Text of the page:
Interesting article found by Giga at http://www.koreagamewatch.com/wp/2010/09/13/smile-gate-knocks-the-gate-to-publishers/
Interesting bits have been highlighted
A star developer of China-capturing FPS Cross Fire, Smile Gate now breaks into the monopolistic online game publishing market. On September 10, Smile Gate informed that its brand new publishing and sourcing division, led by pre-NHN Investment (NHN’s venture capital subsidiary) director Park, Jung-Pil, will go into hunting online games of any genre, be it casual or MMORPG. Smile Gate had already acquired the publishing rights for e-Magic’s MMORPG Sephiroth and laid the foundation as a service company. Hereupon, whether this medium-sized promising developer will become a successful publisher draws public attention.
Director Park, originally one of Cowell venture capitalists, vertically rose into a star publisher after launching Special Force at Neowiz and Dragonfly, Sudden Attack at CJ Internet, and FPS games at NHN. Such fickle movement among rival companies game him disgrace – “migrant.” However, such stigma did not matter for Smile Gate’s urgent metamorphosis into a publishing company: All Smile Gate needed was Park’s experiences and intuitions accumulated from publishing FPS masterpieces. That is, Smile Gate had to seize back the torn apart Cross Fire benefit to China-publishing Tencent and Global-publishing Neowiz Games.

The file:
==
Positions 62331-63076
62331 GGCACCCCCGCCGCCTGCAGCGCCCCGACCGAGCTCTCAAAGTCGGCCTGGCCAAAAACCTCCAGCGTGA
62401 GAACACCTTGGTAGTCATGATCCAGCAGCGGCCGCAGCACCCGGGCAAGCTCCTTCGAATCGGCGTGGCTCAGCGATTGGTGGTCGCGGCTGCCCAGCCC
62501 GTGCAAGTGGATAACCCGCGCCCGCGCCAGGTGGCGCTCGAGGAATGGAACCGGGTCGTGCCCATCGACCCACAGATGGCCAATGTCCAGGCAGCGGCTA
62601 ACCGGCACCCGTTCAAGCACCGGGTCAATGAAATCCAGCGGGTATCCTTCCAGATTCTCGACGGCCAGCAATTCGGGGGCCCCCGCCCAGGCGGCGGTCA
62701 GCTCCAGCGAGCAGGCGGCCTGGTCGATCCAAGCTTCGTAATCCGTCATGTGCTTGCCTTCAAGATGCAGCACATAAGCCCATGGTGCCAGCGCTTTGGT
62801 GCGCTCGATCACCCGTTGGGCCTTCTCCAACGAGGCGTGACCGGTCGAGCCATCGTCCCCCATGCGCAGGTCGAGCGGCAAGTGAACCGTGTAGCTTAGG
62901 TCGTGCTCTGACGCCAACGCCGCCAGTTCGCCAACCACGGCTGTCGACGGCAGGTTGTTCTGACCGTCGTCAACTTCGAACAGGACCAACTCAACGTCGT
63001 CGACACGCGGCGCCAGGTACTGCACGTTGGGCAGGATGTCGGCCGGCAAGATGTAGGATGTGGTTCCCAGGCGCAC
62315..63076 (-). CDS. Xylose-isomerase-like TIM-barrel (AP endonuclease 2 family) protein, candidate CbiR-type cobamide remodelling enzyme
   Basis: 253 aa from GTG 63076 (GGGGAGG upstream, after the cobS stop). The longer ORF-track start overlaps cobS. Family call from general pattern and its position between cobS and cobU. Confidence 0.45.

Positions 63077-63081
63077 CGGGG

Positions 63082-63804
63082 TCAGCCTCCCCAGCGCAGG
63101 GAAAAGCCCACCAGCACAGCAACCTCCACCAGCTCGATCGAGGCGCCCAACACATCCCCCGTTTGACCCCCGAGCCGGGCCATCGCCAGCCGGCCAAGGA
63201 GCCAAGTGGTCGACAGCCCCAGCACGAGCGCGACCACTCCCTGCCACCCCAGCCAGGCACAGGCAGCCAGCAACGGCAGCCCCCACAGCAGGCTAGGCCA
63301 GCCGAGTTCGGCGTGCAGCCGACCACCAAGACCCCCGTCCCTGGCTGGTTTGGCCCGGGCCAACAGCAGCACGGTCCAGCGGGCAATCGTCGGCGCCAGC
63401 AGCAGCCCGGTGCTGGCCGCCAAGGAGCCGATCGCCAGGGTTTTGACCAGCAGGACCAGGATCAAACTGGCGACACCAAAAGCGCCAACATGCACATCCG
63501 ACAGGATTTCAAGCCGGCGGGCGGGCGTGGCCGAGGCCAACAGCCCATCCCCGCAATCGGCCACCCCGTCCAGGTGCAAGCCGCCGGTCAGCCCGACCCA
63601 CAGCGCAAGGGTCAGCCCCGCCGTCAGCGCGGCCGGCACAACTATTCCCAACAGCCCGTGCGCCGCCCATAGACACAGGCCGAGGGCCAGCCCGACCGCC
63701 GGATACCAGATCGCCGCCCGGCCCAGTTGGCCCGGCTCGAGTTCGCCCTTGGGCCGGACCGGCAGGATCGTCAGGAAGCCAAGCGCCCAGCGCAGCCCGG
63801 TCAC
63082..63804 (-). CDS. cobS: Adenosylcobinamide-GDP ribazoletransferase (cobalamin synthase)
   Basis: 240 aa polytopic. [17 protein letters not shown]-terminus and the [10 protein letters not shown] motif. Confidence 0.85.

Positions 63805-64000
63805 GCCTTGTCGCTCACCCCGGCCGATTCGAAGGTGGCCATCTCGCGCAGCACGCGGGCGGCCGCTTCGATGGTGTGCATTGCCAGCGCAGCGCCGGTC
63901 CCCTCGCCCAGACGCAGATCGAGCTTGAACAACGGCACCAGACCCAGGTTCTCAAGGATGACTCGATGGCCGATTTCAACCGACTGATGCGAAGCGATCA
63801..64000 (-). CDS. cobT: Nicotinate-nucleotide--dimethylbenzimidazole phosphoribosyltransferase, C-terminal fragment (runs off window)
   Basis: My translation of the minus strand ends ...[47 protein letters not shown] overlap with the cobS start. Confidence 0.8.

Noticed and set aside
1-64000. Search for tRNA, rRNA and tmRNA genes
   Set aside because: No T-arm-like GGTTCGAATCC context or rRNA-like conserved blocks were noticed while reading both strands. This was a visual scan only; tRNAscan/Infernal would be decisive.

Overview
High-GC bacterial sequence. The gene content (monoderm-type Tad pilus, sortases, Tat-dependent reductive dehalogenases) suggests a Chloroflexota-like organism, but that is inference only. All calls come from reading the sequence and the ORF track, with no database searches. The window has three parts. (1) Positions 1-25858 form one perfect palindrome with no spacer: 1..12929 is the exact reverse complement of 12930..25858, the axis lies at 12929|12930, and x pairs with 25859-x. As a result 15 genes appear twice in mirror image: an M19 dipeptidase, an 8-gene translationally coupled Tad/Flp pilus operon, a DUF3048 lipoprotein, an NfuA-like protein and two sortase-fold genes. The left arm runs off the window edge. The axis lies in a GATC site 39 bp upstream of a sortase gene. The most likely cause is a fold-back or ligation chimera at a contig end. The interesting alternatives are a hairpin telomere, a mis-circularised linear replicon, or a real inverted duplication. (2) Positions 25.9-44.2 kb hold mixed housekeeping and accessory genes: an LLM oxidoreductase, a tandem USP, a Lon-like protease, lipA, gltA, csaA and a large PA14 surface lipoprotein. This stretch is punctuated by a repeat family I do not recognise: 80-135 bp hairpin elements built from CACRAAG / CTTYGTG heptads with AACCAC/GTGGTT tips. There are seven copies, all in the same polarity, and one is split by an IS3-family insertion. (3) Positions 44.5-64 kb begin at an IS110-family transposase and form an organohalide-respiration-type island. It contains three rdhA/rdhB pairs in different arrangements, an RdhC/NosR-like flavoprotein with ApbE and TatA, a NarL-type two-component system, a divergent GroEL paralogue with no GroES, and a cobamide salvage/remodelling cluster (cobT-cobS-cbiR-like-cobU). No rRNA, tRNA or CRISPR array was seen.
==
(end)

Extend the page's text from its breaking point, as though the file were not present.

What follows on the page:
Besides a countermovement to the publishers’ oligarchy, transformation into a publisher is a part of Smile Gate’s long-term (namely 4 to 5 years) master plan. In order to diversify its Cross Fire-dependent revenue structure, Smile Gate decided to source the game developing functions. Recently, Smile Gate acquired My New Children, a developer of My New Café serviced at NHN, into its subsidiary. Further acquisition of Go! Fishing’s developing team and renewal of Sephiroth will pile up know-hows for future product development. Smile Gate’s steps resemble the past growth of Dragonfly and Gamehi, now major companies grown on the basis of a single hit (Special Force and Sudden Attack, respectively) – except that both the games were successful in domestic market. Here, popularity in Korea remains a pending question for Smile Gate’s next big leap.
This confirms that Smilegate are well under way with development on their games. Whether we’ll see any specific news relating to Turfbattles soon or not is another thing unfortunately.